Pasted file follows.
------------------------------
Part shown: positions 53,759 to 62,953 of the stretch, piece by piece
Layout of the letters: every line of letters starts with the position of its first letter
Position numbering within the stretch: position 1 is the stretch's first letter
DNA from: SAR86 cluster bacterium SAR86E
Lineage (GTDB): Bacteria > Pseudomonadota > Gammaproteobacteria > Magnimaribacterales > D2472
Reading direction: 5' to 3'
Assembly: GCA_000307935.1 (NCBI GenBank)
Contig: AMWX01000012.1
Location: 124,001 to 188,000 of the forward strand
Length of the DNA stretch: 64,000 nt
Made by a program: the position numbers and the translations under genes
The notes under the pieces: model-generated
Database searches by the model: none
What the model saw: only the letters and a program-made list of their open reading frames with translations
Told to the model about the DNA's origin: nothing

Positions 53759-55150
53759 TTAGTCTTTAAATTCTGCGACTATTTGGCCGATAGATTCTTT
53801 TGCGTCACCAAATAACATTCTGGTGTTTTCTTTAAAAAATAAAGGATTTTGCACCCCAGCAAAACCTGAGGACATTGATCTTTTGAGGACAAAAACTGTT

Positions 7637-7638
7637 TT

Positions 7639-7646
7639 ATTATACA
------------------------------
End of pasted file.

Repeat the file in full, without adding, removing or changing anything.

Part shown: positions 53,759 to 62,953 of the stretch, piece by piece
Layout of the letters: every line of letters starts with the position of its first letter
Position numbering within the stretch: position 1 is the stretch's first letter
DNA from: SAR86 cluster bacterium SAR86E
Lineage (GTDB): Bacteria > Pseudomonadota > Gammaproteobacteria > Magnimaribacterales > D2472
Reading direction: 5' to 3'
Assembly: GCA_000307935.1 (NCBI GenBank)
Contig: AMWX01000012.1
Location: 124,001 to 188,000 of the forward strand
Length of the DNA stretch: 64,000 nt
Made by a program: the position numbers and the translations under genes
The notes under the pieces: model-generated
Database searches by the model: none
What the model saw: only the letters and a program-made list of their open reading frames with translations
Told to the model about the DNA's origin: nothing

Positions 53759-55150
53759 TTAGTCTTTAAATTCTGCGACTATTTGGCCGATAGATTCTTT
53801 TGCGTCACCAAATAACATTCTGGTGTTTTCTTTAAAAAATAAAGGATTTTGCACCCCAGCAAAACCTGAGGACATTGATCTTTTGAGGACAAAAACTGTT

Positions 7637-7638
7637 TT

Positions 7639-7646
7639 ATTATACA